Leave for about 1 hour (dough should look puffed). Generously sprinkle a rising basket with a mixture of wheat and rice flours (to prevent sticking.) For an attractive, rustic look, sprinkle the bottom of the basket with coarse ground or rolled rye or wheat.

Instead of flour, you can sprinkle the work surface with chopped rye 

Pre-shape dough into a round, then shape it into a boule. Place, seam-side up, in the prepared basket.

Dust the surface with flour, then put the basket in a large plastic bag. Refrigerate for 12 hours (overnight).

If you want to score the loaf, place it seam side up in the basket

DAY 3
Remove bread from refrigerator about 2 hours before baking, it should have almost doubled. If not, allow it to sit longer on the counter.

Overnight the bread should almost double

Preheat oven to 500ºF/260ºC, including baking stone and steaming device.

Don't be too timid when you score it!

When the bread is sufficiently proofed (finger poke test: a dimple should not fill completely up again, but remain visible), place it on a parchment lined baking sheet. Score, as desired.

Place bread in the oven, steaming with a cup of boiling water. Reduce temperature to 450ºF/ 230ºC After 15 minutes, remove steam pan, and reduce temperature to 430ºF/ 220ºC - switch to convection mode, if your oven has that feature).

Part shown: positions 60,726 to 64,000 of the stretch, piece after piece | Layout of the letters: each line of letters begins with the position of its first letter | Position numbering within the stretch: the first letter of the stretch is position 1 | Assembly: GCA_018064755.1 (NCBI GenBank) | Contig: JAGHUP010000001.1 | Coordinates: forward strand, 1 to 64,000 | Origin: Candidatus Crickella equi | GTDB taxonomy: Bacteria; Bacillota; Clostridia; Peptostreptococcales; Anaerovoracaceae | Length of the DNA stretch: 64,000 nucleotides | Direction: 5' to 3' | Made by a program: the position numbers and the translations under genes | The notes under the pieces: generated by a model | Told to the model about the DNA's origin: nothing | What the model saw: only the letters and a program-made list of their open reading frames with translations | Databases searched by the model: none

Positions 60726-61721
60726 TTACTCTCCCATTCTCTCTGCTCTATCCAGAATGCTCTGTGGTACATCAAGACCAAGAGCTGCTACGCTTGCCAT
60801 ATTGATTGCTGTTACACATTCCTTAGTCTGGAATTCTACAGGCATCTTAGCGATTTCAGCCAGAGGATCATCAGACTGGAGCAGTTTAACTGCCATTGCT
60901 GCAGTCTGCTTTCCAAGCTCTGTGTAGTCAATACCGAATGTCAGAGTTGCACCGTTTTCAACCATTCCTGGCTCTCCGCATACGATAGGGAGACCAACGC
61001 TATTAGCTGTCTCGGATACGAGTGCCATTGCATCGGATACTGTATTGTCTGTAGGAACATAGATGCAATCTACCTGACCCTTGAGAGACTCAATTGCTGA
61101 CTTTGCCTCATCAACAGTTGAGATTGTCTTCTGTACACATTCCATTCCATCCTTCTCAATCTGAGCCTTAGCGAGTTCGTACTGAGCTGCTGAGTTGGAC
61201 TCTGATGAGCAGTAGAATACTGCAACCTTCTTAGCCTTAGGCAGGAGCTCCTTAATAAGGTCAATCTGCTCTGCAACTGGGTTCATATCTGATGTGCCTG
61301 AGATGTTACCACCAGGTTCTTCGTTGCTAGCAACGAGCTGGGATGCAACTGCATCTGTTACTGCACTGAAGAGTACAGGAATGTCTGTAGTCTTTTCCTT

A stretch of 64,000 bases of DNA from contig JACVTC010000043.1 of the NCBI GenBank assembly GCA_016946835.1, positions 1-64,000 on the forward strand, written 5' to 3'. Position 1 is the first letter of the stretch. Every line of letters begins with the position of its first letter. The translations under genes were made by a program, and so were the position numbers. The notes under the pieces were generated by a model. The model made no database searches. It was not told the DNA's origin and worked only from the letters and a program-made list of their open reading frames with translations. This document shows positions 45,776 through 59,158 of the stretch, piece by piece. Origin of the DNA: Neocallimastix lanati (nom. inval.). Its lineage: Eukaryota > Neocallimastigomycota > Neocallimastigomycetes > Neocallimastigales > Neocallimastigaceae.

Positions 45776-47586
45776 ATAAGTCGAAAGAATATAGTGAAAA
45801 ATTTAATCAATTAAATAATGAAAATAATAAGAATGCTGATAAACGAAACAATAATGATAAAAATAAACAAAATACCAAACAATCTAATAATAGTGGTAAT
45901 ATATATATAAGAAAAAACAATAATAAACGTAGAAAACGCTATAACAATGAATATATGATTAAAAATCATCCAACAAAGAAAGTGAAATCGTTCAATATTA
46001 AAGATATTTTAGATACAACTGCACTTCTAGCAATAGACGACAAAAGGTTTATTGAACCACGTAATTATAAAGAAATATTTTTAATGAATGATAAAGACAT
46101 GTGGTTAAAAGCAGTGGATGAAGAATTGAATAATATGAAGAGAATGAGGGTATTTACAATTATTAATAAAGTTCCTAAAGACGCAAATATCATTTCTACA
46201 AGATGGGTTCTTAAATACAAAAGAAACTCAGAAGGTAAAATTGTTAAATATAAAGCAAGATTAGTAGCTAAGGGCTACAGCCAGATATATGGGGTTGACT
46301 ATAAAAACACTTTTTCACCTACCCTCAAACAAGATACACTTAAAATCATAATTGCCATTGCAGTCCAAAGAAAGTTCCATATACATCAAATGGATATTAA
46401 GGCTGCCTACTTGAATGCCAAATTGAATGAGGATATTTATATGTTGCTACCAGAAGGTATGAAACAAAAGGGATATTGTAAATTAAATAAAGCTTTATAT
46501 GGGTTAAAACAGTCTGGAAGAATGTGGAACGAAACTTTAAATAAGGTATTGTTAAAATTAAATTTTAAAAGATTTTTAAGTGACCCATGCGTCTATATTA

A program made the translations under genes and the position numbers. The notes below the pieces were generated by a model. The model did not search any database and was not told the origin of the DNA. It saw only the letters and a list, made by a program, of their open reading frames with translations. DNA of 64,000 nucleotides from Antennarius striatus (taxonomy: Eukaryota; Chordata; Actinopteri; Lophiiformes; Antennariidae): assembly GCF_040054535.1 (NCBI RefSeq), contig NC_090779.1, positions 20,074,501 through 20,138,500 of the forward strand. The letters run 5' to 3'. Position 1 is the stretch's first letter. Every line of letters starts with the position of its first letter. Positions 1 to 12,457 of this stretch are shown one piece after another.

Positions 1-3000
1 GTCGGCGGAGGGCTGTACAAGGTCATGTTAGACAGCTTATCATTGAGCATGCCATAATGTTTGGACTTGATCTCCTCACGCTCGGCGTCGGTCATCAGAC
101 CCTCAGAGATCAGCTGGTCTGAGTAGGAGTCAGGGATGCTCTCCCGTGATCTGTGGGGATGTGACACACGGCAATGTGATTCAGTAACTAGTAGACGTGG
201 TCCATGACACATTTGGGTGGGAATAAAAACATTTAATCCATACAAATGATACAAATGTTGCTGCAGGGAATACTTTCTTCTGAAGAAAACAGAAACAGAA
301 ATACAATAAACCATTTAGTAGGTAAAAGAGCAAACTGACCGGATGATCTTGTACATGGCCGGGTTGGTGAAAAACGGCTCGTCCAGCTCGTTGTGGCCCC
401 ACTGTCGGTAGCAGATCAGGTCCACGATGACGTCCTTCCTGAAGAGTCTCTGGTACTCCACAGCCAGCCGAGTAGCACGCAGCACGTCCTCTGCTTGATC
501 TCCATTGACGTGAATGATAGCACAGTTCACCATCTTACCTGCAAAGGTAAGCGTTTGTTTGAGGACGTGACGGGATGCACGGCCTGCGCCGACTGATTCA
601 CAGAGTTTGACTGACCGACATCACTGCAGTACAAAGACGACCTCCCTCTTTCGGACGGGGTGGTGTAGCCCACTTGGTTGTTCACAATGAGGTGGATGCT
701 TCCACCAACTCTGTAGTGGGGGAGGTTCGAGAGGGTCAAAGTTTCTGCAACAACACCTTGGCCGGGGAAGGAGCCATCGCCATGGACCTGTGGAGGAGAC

Bake for another 20 - 25 minutes, until bread is nice and brown (the crust shouldn't be to light!) and it registers at least 205ºF/96ºC.

Let bread cool completely on a wire rack before slicing.

A rolled rye topping gives the bread an attractive rustic look

BreadStorm users (also the  free version) can download the formula:


6 comments:

  1. Great post Karin! Your rendition of our friend DA's bread came out terrific. Nice to share some more info on our resident baking guru from TFL.
    I just got back from a 14 day trip to China and I can't wait to get back to baking some hearty bread. Hard to find anything too good where I was.
    Regards,
    Ian

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    1. Thanks, Ian, I hope you are waiting with baited breath for your turn :)